Looking Back

Posted: December 9, 2011 by meghandoran in Uncategorized

It’s easy in the day-to-day to get caught up in ‘what we’re not doing’ and ‘what we need to do.’ As we reflect back on 2011, however, we are reminded of how much we have actually done. Here are some of the numbers:

–          We formed a steering committee of 14 members with diverse interests, knowledge and skills that has become a core part of the project. Out of this committee we formed 4 working committees to engage in the day-to-day work of making the project a success.

–          We grew our learning network to about 500 people. We held 3 events for this network – a general meeting, a talk by sociologist Eduardo Gonzalez about truth commissions and a Courage Retreat inspired by the work of Parker Palmer.

–          We oriented 30 facilitators to the project to help us facilitate conversations throughout the life of the BBDP.

–          We premiered a 55 minute film , ‘Can We Talk,’ in which 12 brave individuals talk about their experiences with the busing/desegregation crisis. We have held 18 screenings of the film, engaging over 750 viewers in conversation.

 We could probably dig up more numbers for you, but the reality is that the numbers, as usual, don’t tell half the story. The real accomplishment of the year for us has been the learning and relationship building we have had the good fortune on engaging in.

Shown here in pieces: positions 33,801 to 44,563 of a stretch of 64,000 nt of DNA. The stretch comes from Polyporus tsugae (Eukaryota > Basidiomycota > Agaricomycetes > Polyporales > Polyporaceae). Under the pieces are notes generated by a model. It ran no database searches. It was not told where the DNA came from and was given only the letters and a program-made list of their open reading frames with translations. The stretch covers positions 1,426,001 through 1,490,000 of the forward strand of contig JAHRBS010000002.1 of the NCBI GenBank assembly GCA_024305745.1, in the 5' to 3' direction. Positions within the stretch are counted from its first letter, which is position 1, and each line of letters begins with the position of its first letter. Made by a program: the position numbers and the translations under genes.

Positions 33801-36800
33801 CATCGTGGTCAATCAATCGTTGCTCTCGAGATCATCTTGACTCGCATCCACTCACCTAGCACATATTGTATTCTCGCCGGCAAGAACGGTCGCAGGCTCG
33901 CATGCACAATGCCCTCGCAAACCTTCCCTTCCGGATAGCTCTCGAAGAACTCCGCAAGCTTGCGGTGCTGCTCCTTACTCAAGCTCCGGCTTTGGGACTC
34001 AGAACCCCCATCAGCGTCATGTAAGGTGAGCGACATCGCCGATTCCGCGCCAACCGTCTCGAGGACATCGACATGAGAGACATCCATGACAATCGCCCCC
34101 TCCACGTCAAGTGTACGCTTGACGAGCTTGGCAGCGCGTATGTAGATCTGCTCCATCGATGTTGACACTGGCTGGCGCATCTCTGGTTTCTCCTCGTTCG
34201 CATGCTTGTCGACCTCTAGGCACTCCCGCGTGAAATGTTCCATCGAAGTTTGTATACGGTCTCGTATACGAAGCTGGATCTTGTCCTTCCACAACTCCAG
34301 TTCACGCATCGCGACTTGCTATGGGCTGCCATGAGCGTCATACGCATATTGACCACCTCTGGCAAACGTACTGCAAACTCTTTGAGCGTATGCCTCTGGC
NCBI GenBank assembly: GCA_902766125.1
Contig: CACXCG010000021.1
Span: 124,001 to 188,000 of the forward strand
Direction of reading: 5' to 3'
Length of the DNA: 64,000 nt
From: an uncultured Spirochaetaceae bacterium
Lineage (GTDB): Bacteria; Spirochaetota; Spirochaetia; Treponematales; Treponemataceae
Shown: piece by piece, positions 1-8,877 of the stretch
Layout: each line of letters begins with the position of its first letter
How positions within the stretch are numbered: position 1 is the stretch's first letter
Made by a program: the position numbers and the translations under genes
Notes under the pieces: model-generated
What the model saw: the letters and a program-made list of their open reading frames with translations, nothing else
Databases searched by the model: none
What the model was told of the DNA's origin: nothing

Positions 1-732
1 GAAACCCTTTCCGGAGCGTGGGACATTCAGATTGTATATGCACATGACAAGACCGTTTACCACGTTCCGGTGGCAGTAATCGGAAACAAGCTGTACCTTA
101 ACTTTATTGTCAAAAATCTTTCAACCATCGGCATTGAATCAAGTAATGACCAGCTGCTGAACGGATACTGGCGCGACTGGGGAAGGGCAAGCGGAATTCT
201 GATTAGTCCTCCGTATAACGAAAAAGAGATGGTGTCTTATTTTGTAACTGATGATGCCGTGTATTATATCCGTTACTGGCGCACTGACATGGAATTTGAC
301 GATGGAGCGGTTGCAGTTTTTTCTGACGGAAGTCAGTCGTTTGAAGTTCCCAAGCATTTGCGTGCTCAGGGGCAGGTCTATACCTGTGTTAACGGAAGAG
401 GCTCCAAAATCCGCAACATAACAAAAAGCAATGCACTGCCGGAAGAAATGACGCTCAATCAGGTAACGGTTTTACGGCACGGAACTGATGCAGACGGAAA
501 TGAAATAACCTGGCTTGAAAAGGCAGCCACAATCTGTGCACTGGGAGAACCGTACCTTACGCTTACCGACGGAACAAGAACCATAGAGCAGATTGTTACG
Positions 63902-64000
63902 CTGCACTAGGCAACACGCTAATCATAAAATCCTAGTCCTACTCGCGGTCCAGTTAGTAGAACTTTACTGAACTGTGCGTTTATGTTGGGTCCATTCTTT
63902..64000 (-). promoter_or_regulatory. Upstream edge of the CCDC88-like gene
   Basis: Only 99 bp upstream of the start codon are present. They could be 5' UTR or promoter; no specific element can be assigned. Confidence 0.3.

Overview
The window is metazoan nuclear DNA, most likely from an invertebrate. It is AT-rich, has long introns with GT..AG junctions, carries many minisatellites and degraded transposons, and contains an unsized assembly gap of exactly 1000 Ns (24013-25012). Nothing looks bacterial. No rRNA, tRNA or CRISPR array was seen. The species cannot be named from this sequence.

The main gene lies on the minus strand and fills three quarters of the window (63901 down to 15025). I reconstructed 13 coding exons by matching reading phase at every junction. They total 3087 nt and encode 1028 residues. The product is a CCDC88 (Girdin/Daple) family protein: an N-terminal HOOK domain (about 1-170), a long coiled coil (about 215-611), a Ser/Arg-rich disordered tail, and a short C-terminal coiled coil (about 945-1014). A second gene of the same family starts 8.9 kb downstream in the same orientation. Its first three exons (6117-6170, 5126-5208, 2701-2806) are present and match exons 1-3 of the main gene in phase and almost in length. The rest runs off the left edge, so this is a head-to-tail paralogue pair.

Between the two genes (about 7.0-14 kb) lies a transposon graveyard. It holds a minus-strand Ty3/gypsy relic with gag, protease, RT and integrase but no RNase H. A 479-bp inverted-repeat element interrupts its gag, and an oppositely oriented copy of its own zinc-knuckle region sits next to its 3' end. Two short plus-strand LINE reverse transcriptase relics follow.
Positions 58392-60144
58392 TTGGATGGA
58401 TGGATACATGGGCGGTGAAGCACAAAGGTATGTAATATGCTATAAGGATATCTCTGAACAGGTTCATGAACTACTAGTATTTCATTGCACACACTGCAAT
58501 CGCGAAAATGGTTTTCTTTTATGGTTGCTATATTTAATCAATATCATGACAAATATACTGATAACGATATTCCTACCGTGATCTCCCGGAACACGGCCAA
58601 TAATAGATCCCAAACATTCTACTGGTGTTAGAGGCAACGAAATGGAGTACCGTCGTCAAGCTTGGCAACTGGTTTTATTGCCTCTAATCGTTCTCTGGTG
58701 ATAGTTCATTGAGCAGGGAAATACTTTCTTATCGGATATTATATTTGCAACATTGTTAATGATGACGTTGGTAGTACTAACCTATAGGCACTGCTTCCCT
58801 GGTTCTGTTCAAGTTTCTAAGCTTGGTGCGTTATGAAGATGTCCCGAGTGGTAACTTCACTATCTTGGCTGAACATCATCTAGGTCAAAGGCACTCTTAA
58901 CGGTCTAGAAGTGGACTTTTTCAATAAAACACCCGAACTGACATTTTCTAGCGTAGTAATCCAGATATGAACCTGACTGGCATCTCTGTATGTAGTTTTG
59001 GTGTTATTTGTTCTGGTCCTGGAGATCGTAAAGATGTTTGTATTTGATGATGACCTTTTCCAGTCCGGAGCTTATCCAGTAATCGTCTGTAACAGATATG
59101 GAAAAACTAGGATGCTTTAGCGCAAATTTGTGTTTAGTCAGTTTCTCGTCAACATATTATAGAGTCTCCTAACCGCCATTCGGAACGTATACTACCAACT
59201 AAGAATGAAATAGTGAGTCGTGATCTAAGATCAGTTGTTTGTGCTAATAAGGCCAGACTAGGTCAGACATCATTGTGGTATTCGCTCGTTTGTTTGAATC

We’ve spoken with parents, teachers, former teachers, students, school administrators, recovery program participants, adult basic education students, trauma professionals, artists, politicians, academics, clergy, residents of Roxbury, Dorchester, Brighton, South Boston, Quincy, Randolph … the list goes on and on. So many people have shared their truths with us and given us their thoughts and guidance. They have told us stories of pain and struggle and perseverance and desperation and love. Their honesty has at times overwhelmed us and always reminded us of why we do this work.

We’ve learned some valuable lessons as well. We’ve learned that talking to people can bring up trauma, and that we need to be ready for that. We’ve learned the history of a convent in South Boston and Protestant discrimination against Catholics. We’ve learned about the hard work of school desegregation activists before and since and the need to incorporate their stories. We’ve learned about the struggles of mother’s groups that were pro-desegregation. We’ve learned about the benefits and limitations of using film as a medium.

But we cannot hold these truths or learnings alone – a fact which propels us into 2012. Our hopes for this year include:

–  Continue to grow our learning network. Engage in more and regular dialogue with this network and facilitate more learning opportunities.

–  Work with different communities in the city to set the context for the busing/desegregation crisis. Ask the questions: ‘Who were we as a city before the crisis?’ and ‘How did we get there?’

–  Begin a process in which people within their communities share their truths and listen to and reflect upon the realities others have faced.

Although this is a lot to do and worry about, we feel confident that the solid relationships we have built and lessons we have learned over the past year will make it all possible.

As you’ are making your year-end donations, we hope you will consider making  a donation to  this work.  Thank you for your ongoing support.


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